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Figure 2. Differential co-expression between IFN-γ genes and SNCA across age.

A) Scatterplot of SNCA and IFN-γ-mediated-signaling pathway median expression in prenatal (red triangles, n = 232) and postnatal samples (blue circles, n = 345). High rank corresponds to high expression. An outlier prenatal sample with low SNCA expression of 16524 was excluded to improve plotting. B) Boxplots showing spatial correlation of the 73 IFN-γ genes against SNCA within each BrainSpan donor. The 25 pcw (postconception weeks) fetus has only two sampled brain regions which results in a Spearman correlation of −1 or 1.

https://doi.org/10.1371/journal.pone.0115029.g002

The BrainSpan dataset provides exon array expression data for a subset of the samples assayed with RNASeq (508 samples). These additional expression profiles allow control for method of gene expression measurement. The same decreasing correlation between SNCA and the interferon-γ genes holds in the exon array data (rho = −0.617, S1 Figure). Empirical testing shows this is a specific result based on replacing IFN-γ genes with random sets of the same size (p = 0.006) and replacing SNCA with other genes (p = 0.0024, 41 genes).

High-resolution spatial co-expression replicates age difference

We next tested the differential co-expression between SNCA and IFN-γ genes across the whole brain by joining the adult Allen Human Brain Atlas and with the Allen Prenatal Laser Microdissection (LMD) Microarray samples (assayed with same microarray platform). The result is expression data from six adult and four prenatal brains (15–21 post conception weeks) that have been assayed across hundreds of brain regions (158–348 regions per donor). We tested for differences in average SNCA to IFN-γ genes correlations between the prenatal and postnatal samples. Consistent with the previous results, correlation drops from −0.025 in the prenatal dataset to −0.22 in the adult samples (p<0.01, Wilcoxon rank sum test). Again, empirical testing shows this is a specific result based on replacing IFN-γ genes with random sets of the same size (p<0.0001) and replacing SNCA with other genes (p = 0.029).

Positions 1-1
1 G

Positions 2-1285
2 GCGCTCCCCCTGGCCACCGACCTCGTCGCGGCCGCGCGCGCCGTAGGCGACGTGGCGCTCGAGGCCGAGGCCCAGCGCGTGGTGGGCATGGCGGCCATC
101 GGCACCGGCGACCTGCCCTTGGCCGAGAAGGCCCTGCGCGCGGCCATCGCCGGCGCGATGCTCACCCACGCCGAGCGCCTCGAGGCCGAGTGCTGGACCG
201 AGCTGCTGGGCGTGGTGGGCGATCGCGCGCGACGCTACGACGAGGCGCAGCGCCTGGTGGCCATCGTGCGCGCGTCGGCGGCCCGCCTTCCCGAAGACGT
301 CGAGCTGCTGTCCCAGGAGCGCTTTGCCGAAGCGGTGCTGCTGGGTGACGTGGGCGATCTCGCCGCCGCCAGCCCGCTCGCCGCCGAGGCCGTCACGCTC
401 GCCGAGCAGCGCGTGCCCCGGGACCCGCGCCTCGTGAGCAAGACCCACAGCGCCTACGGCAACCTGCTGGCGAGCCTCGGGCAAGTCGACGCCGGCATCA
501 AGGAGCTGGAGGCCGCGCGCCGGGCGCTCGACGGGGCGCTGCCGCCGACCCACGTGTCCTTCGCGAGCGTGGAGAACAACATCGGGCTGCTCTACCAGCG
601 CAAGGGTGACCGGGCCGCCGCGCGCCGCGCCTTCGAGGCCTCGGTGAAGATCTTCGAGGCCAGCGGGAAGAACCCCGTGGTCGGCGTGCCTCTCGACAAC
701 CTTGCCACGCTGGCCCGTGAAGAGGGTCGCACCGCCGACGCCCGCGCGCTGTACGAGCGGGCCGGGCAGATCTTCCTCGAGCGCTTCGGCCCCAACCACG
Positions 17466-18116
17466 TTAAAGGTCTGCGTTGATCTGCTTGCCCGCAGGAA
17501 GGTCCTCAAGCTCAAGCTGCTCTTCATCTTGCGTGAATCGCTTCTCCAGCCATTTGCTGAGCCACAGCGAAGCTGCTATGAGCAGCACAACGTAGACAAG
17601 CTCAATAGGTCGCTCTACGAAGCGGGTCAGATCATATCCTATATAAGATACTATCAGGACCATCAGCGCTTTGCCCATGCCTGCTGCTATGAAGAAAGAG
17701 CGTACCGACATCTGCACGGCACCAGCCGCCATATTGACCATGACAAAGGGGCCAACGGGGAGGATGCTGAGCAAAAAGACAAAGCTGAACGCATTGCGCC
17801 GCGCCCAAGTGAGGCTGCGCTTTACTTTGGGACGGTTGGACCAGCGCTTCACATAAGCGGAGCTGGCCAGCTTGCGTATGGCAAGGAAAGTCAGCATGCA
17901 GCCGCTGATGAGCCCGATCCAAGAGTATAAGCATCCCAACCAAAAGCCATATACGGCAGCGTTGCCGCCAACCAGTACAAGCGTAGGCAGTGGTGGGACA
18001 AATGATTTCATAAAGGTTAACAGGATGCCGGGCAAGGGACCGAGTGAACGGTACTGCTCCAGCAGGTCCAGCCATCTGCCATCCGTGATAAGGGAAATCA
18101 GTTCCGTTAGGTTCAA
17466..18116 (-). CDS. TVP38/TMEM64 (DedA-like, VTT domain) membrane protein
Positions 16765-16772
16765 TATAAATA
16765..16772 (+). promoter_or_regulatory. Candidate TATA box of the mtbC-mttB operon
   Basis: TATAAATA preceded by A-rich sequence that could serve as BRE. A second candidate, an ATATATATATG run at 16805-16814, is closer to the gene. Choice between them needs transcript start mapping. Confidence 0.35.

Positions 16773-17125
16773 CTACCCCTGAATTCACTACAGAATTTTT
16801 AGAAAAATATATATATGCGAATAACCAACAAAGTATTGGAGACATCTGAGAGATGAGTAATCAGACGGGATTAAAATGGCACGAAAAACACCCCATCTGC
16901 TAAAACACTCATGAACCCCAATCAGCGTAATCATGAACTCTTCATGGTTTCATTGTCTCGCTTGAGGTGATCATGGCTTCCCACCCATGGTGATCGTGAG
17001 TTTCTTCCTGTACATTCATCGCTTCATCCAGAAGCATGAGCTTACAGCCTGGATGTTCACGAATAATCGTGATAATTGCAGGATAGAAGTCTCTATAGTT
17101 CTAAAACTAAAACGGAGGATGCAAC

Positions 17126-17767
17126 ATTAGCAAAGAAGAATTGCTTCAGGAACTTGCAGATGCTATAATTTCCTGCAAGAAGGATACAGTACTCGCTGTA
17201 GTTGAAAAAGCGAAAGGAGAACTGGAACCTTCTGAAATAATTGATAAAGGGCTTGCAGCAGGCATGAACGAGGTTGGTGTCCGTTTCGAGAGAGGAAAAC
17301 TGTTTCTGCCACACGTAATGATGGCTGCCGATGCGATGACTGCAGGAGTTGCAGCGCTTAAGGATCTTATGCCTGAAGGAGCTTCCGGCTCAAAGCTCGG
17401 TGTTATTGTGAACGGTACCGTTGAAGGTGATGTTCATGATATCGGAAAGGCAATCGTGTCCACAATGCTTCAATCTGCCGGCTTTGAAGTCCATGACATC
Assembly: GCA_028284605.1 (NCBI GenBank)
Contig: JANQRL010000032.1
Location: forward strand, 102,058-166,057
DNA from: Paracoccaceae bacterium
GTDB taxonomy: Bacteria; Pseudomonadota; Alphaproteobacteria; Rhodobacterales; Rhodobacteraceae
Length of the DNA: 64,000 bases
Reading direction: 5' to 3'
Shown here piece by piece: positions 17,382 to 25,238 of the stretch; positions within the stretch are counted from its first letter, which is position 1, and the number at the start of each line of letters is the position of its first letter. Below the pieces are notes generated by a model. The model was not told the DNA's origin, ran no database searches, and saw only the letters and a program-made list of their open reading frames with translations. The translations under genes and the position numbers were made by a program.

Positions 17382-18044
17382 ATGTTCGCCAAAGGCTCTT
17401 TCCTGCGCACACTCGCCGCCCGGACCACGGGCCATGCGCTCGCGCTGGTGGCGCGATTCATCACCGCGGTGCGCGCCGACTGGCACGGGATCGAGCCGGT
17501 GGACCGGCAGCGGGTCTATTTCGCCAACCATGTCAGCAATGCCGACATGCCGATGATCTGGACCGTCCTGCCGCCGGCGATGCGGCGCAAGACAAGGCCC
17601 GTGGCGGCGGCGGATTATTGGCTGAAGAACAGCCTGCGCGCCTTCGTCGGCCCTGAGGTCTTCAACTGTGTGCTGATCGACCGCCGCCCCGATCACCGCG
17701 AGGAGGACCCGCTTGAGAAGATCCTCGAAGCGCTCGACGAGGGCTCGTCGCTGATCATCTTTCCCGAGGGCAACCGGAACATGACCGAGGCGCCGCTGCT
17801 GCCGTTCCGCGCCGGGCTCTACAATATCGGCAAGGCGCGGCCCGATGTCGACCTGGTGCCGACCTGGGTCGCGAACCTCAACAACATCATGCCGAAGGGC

Abnormal correlations between SNCA and IFN-γ genes in Parkinson’s

We next analyzed published datasets with postmortem gene expression profiles of substantia nigra to explore the correlations between SNCA and IFN-γ genes in diseased brains (Table 1). PD subjects and matched controls were assayed in three of these studies (Zhang et al., 2005; Moran et al., 2006; Lesnick et al., 2007). The fourth dataset profiled substantia nigra expression in 16 subjects with subclinical PD related Lewy body neuropathology and 17 matched controls [13]. For contrast we tested a fifth dataset that profiled expression in blood samples of 50 subjects at early PD stages (mean Hoehn and Yahr stage = 2.3) and 55 age matched controls [14].

While these data do not allow tests of regional or spatial co-expression, we do observe co-expression differences across the substantia nigra samples. In all four substantia nigra datasets the mean correlation between SNCA and IFN-γ genes is negative for the healthy subjects, but positive or near zero in PD brains (Fig. 3, Table 1). The average increase in SNCA to IFN-γ correlations is 0.21 (p = 0.0041, Fisher’s trend of permutation tests). In contrast, mean correlation is unchanged in the blood of early stage PD and matched controls. This result is specific to SNCA, only 7 genes have larger co-expression increases with IFN-γ genes in all four substantia nigra datasets (SCN3B, RIT2, EFHD2, SCG2, PUS7, ANK1 and DOPEY1; p<0.002; n = 6748 genes). We note that Ras-Like without CAAX 2 (RIT2) has been recently associated with PD in two large genomic studies [27], [28] and Ankyrin 1, erythrocytic (ANK1) shows altered methylation and expression in Alzheimer’s disease [29], [30]. Specificity for IFN-γ genes was also high when compared to random gene sets of the same size (p<0.0002 for each dataset). Fig. 3 shows co-expression of individual genes, showing that on average 39% of IFN-γ genes switch from negative co-expression in normal controls to positive co-expression in Parkinson’s cases (p = 0.0003, Fisher’s trend of permutation tests, Table 1). Again, this result is specific to SNCA, with no other genes showing consistently more IFN-γ co-expression switches. Interferon gamma receptor 1 (IFNGR1) shows the largest SNCA co-expression difference between cases (mean rho = 0.34) and controls (mean rho = −0.38), suggesting a target link in the IFN-γ pathway (Fig. 3, S5 Table).